The Ugandan government begins a weeklong partial truce with a rebel group operating in the north.

Beginning late Monday, the Ugandan army in a particular border region has been instructed not to attack any members of the Lord's Resistance Army, a rebel group that has terrorized the north for 17 years.

Army spokesman, Major Shaban Bantariza, told VOA the government had set aside a special corridor in a section of the north leading up to the border of Sudan so that rebel members can re-group in preparation for possible negotiations with the government.

He said the rebels recently contacted Betty Bigombe, former minister for the north, and told her they want to negotiate, but were afraid they might be captured while traveling to meet their commanders.

"So when Betty Bigombe called the president [Yoweri Museveni], the president said, 'OK, let me give them seven-days within which they can cross that stretch, and also declare that stretch combat free,'" he said.

Major Bantariza estimates that up to 70 rebels would pass through the designated area in the coming week. He said up to one-thousand soldiers are posted in the area.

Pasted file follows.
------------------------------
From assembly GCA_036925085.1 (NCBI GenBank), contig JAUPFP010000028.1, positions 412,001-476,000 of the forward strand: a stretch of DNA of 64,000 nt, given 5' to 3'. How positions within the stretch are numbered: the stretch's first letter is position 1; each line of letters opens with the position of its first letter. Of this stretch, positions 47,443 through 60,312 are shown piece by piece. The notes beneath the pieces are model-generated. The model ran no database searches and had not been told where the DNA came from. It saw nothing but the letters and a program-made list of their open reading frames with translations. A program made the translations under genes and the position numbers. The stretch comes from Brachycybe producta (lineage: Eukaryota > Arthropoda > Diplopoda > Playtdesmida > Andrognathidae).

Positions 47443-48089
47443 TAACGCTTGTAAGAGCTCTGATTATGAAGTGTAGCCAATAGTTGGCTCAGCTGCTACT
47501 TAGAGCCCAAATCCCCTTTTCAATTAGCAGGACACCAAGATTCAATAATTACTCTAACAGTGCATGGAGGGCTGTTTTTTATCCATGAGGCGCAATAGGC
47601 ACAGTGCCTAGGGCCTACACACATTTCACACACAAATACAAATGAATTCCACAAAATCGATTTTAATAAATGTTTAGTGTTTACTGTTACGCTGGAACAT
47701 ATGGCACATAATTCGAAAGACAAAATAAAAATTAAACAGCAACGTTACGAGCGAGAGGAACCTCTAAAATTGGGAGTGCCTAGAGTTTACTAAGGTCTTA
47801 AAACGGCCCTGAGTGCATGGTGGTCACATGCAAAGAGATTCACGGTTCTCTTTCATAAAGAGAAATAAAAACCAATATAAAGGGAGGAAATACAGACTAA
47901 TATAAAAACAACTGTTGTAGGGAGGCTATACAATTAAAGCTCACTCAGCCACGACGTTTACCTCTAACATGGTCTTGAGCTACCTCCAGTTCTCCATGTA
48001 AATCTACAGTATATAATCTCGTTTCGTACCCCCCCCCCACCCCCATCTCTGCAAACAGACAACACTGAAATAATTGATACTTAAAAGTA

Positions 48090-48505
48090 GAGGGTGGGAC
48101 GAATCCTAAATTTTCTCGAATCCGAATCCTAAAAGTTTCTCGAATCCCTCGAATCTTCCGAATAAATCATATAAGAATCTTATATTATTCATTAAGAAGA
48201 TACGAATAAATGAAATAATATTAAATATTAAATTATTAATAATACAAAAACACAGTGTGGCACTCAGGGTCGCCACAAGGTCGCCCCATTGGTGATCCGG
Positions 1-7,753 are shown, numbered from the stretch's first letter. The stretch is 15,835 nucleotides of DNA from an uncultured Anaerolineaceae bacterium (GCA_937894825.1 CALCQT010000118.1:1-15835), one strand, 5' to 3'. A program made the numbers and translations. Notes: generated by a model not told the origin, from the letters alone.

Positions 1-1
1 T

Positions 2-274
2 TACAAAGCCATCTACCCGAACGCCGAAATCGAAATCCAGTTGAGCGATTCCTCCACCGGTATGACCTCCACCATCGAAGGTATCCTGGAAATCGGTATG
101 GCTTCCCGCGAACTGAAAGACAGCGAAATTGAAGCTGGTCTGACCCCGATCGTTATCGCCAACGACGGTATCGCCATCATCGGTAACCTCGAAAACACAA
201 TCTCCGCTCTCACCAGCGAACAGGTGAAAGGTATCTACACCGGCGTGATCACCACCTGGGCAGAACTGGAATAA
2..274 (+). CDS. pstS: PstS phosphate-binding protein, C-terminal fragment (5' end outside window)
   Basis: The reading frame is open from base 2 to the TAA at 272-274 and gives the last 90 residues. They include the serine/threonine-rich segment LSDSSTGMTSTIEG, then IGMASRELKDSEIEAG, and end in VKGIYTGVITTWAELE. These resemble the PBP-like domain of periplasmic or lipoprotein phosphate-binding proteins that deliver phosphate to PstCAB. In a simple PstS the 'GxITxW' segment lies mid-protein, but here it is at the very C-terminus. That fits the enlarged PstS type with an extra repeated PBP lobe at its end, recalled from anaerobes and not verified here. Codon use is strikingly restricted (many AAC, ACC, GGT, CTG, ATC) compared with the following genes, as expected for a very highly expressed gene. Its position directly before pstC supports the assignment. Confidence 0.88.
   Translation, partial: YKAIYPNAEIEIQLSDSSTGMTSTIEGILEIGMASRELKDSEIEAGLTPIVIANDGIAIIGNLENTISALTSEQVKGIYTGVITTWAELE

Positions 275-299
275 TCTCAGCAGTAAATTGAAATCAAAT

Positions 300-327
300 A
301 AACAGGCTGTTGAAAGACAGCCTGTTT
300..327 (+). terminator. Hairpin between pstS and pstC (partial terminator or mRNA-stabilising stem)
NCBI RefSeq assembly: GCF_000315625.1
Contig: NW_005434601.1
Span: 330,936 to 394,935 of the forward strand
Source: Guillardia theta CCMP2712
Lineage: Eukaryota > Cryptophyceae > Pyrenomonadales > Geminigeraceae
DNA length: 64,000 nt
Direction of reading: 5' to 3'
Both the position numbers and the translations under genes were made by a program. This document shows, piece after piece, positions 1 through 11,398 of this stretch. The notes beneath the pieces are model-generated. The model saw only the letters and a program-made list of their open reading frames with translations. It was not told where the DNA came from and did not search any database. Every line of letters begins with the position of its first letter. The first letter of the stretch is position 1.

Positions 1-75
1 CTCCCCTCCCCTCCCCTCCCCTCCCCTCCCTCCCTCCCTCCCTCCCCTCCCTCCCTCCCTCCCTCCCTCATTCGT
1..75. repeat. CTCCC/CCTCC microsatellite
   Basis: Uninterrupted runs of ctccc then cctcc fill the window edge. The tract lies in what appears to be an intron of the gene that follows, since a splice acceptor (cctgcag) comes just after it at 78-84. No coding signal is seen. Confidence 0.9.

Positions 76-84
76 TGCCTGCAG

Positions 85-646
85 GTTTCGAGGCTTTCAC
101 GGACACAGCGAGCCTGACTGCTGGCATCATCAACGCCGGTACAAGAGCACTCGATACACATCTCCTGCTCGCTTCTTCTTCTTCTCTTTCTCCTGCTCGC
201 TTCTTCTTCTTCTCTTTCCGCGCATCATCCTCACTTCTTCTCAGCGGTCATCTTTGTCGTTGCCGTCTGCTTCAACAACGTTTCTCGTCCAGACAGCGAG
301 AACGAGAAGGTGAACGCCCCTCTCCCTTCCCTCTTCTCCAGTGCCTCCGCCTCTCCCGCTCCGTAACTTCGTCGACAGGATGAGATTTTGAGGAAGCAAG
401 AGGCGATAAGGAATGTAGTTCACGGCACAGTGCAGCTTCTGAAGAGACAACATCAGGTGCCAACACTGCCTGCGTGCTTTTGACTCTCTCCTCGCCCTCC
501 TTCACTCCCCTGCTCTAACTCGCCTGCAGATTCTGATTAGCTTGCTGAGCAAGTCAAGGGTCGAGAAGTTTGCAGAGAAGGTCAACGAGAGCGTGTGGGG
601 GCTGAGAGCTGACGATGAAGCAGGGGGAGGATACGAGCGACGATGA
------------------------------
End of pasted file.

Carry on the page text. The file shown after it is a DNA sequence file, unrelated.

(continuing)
Major Bantariza says Ugandan President Yoweri Musveni is waiting for the rebels to send him a formal request and an agenda for negotiations. He said if that is the case, the president would extend the truce a further 10 days all over the north.

The rebels could not be reached for comment.

Last week, Ugandan lawyer Ayena Odongo told VOA rebel leader Joseph Kony and other Lord's Resistance Army officials had contacted him earlier, asking for his help in setting up peace talks with the government somewhere outside of the country.

Mr. Odongo said he and his Kampala law firm were in the process of trying to get Kony and nine other leaders passports and to see if Canada, Sweden or Netherlands would be willing to host those talks.

The Lord's Resistance Army has carried out brutal attacks on a huge scale. According to U.N. figures, the group has kidnapped more than 20,000 children, who are often forced to kill their families, neighbors, and others, and if they are girls are used as concubines by rebel commanders.

About 40,000 women and children living in the rural areas travel each night to major towns to sleep because it is too dangerous to stay in their houses.

The rebels attack randomly, often killing their victims or severely maiming them. Most of northern Uganda's people are living in camps guarded by the army as a way of avoiding rebel attacks.

When the rebel group first started its violence in the late 1980s, Joseph Kony said his group wanted to overthrow the Ugandan government and form a society based on the Biblical Ten Commandments. But his motives for fighting now are unclear.